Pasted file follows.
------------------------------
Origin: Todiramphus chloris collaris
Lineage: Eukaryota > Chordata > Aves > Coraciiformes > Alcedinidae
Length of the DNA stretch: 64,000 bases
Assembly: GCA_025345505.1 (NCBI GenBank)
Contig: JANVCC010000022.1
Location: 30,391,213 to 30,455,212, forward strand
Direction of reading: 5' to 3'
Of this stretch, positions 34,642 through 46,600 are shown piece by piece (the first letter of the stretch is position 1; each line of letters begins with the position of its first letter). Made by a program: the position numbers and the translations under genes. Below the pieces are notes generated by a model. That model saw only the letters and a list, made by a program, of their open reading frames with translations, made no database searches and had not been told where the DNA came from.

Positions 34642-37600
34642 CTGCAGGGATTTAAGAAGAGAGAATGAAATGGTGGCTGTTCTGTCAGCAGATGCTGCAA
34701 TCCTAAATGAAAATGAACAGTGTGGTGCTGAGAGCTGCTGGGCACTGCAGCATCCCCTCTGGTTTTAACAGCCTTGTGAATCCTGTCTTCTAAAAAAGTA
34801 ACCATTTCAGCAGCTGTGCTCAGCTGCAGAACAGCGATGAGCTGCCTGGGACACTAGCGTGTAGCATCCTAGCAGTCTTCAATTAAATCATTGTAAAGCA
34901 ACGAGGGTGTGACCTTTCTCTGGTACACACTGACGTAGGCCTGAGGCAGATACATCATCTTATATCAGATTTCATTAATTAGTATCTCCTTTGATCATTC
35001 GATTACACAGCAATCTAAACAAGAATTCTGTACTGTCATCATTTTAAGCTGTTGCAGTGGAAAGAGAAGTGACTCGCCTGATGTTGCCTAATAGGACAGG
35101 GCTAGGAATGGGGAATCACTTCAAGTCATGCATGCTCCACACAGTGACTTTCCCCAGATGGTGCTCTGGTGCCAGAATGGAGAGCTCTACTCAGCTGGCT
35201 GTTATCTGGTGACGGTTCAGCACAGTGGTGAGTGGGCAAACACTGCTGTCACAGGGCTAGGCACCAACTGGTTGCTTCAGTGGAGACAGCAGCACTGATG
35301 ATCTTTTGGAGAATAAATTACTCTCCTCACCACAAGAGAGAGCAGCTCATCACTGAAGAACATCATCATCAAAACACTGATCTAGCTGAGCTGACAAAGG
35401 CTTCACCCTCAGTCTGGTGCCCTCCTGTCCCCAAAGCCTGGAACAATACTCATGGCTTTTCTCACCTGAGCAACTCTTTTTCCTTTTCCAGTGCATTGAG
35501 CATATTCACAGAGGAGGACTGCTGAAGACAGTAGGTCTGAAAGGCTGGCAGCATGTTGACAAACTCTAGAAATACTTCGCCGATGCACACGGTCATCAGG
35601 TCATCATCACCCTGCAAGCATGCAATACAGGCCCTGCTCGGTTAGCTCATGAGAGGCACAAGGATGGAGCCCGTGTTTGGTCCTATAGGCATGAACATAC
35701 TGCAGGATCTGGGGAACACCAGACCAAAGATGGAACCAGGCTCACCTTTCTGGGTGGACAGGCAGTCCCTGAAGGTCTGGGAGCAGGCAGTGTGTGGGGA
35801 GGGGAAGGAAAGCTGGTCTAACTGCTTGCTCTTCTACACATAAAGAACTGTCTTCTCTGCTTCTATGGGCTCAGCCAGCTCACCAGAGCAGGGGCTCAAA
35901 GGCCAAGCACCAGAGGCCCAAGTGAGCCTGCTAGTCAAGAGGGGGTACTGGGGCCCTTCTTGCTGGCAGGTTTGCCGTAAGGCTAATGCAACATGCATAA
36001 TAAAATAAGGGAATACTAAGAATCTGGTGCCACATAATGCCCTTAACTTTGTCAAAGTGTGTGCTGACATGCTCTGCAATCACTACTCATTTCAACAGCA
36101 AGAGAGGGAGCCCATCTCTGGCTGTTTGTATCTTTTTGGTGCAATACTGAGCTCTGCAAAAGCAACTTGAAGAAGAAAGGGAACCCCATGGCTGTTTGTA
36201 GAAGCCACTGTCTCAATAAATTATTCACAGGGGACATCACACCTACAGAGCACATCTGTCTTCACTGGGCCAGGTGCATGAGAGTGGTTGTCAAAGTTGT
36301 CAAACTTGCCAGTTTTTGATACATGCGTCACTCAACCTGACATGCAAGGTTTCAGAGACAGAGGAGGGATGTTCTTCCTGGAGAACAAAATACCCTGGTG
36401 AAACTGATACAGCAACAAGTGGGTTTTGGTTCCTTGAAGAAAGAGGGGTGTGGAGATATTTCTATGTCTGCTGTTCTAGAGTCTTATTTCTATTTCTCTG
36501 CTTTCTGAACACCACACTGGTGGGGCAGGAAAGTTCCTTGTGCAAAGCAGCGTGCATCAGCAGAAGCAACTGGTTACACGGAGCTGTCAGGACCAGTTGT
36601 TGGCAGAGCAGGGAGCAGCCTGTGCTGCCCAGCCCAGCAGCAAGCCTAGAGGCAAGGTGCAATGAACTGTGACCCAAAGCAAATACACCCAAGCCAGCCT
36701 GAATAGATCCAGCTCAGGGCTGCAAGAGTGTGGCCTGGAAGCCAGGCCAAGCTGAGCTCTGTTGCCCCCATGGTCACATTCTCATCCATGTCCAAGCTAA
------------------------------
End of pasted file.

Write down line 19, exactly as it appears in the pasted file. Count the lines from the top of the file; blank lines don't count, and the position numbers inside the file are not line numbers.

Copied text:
35501 CATATTCACAGAGGAGGACTGCTGAAGACAGTAGGTCTGAAAGGCTGGCAGCATGTTGACAAACTCTAGAAATACTTCGCCGATGCACACGGTCATCAGG